Homerunning all the Romex does not seem to be an alternative especially when I have to rely on an electrician do his job and hope that he won't whine about it because he has never done it that way before.

Now if the builder said to me that he wanted to get rid of the wall clutter then yes I would jump all over it!

Besides the expense of homerunning all romex how does the Centralite pricing compare to On-Q ALC?
 

AutomatedOutlet

Senior Member
I'm not sure of your timeline for the install but there will be some very interesting hardwire solutions out in the next 6 to 8 months...
 

Captain Caveman

Active Member
AutomatedOutlet said:
I'm not sure of your timeline for the install but there will be some very interesting hardwire solutions out in the next 6 to 8 months...
Martin new switches? Don't leave us hanging, do tell! Or do I really want to know?

The problem with waiting for new products is just that, waiting. Once they do come out then your waiting for full support of it. Insteon for example, good switch but the full potential is not there for us to take advantage of yet, unless a third party vendor writes special software for it, then your closed in to using that vendor for automation.

I don't like waiting, it's like paralyis of analysis, people get stuck knowing that something new is on the horizon.

Spanky pointed out the EDT line of switches, seems like a good product but I don't think many people are using them. Also in my opinion not very attractive looking from what I saw on thier website.
 

AutomatedOutlet

Senior Member
Martin new switches? Don't leave us hanging, do tell! Or do I really want to know?

Sorry about that. I'm not sure how much is for public disclosure at this point so unfortunately I can't talk too much without checking with them but I can tell you this. It is a hardwired system, that will be made by one of the giants in the industry, and it will have a VERY unique type/style keypad that is a technology that at least I haven't seen used before for this type of application.

I wish I could elaborate a little. I'll see what I can do.
 
My company recently installed ALC lighting in a 6,000 sq. ft. house. Here's some tips we learned from that experience.

First, call On-Q and make sure you FULLY understand the wiring schematic and the switch capacity of each branch. They make some very nice branch hubs that ease the wiring in large homes, but each branch hub has it's limitations. Know those limitations before you pull any wire.

Second, tell the electrician to use the LARGEST and DEEPEST electrical boxes he can fit into the wall. You will need the room for making your connections.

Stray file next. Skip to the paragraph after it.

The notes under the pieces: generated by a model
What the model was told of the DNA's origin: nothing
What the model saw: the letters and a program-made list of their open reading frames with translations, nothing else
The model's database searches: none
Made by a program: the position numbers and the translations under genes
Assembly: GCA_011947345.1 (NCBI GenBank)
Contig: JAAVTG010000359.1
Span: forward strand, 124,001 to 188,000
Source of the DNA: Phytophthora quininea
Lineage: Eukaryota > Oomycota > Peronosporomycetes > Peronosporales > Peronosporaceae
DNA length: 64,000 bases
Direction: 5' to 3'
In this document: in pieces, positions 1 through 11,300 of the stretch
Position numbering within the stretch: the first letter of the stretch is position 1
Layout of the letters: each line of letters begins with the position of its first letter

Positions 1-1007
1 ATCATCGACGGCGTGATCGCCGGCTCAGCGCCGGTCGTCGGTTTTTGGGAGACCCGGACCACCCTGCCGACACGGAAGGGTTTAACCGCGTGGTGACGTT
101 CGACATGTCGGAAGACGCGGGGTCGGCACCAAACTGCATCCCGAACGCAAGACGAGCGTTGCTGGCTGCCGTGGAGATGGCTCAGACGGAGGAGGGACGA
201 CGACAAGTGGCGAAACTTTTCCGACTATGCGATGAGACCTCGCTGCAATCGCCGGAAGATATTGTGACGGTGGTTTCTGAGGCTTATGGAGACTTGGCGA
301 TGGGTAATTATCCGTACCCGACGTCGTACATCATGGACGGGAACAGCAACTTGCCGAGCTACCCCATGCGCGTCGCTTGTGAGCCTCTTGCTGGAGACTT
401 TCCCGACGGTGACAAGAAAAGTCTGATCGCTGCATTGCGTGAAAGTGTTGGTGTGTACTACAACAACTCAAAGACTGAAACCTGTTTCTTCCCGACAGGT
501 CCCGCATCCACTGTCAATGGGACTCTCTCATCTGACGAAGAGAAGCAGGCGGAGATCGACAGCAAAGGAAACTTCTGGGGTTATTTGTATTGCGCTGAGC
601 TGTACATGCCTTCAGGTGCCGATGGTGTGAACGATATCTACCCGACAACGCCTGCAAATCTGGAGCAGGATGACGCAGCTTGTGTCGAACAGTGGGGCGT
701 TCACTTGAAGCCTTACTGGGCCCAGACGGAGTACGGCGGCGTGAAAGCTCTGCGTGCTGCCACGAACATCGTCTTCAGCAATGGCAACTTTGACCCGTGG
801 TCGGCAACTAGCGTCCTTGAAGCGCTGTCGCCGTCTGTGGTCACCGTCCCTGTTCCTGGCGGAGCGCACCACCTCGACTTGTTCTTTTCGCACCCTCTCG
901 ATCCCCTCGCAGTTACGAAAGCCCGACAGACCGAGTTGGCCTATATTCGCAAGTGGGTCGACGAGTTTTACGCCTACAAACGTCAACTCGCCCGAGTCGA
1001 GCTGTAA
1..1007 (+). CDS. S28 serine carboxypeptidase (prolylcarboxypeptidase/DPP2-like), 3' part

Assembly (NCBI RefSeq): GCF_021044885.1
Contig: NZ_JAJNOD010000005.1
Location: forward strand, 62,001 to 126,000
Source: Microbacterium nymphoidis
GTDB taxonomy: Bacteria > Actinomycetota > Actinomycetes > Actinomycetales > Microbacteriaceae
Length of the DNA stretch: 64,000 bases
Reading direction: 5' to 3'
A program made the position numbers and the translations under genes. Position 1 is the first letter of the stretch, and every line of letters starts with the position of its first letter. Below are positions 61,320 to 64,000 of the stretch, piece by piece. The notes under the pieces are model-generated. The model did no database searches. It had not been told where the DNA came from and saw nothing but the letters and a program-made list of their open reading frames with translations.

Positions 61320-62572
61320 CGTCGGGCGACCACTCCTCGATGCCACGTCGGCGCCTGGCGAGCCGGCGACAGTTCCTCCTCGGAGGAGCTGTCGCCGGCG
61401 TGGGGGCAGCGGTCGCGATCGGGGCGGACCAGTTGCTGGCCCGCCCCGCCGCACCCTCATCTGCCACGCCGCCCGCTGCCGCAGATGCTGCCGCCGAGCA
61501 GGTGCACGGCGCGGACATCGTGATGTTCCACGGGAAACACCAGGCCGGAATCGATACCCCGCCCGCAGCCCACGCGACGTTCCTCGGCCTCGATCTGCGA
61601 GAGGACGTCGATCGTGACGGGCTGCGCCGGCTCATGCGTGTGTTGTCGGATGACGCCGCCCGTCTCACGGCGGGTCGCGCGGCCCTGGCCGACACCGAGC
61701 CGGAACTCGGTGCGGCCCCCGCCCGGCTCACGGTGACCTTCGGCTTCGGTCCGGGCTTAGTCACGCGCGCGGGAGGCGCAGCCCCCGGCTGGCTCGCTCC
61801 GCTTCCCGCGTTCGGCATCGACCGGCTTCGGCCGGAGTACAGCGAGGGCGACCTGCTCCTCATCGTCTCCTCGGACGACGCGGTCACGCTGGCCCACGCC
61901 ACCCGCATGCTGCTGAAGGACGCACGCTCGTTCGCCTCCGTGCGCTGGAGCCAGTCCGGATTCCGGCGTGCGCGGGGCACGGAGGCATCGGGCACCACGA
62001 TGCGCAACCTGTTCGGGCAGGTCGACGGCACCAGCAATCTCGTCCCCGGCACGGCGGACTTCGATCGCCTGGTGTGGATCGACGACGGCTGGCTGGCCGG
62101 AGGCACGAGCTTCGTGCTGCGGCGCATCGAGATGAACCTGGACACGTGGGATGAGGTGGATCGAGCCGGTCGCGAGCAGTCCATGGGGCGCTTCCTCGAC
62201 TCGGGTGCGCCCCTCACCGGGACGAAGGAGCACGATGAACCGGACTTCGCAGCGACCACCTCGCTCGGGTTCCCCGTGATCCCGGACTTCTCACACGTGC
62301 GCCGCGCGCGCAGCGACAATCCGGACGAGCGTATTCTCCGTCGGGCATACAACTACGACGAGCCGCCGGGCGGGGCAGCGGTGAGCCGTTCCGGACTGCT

Third, pulling a control wire (Cat5) into the electrical switch box might get the building inspector a little jazzed. Talk this over with the general and/or electrician before the inspection. Even though having a control wire inside the electrical switch box is okay, some inspectors don't know this and don't want to be told something they don't already know. Inspectors that are mad at the world (ever met one?) can make this entire situation unpleasant. If in doubt, just leave the control wire coiled near the switch and then stick it in the box after the inspection.

Fourth, expect some heat to be generated from the ALC switches. They run HOT. Make sure your customer is aware that heat is normal because they will be wondering whether their house is going to burn down when they touch the first switch that has been on for more than 5 minutes.

Lastly, avoid daisy-chaining. Even though On-Q will tell you that you can (and they're right), we found that this severely limits the ability to change things in the future (like adding an unplanned scene switch). Just home run everything and you're so much better off.

George Vander Dussen
Armor Clad Security
Modesto, California
 

ano

Senior Member
> Even though having a control wire inside the electrical switch box is okay,
> some inspectors don't know this and don't want to be told something
> they don't already know.

I'm not so sure I agree with that. The National Electrical Code does not say its O.K., and in this case the inspectors are correct. ALC switches really push this requirement to the edge, and can be legal if you make an effort to keep the low-voltage and the high voltage as separated as possible. As mentioned, talk with the inspector first, and don't be surprised if the inspector and On-Q need to talk to get everything worked out.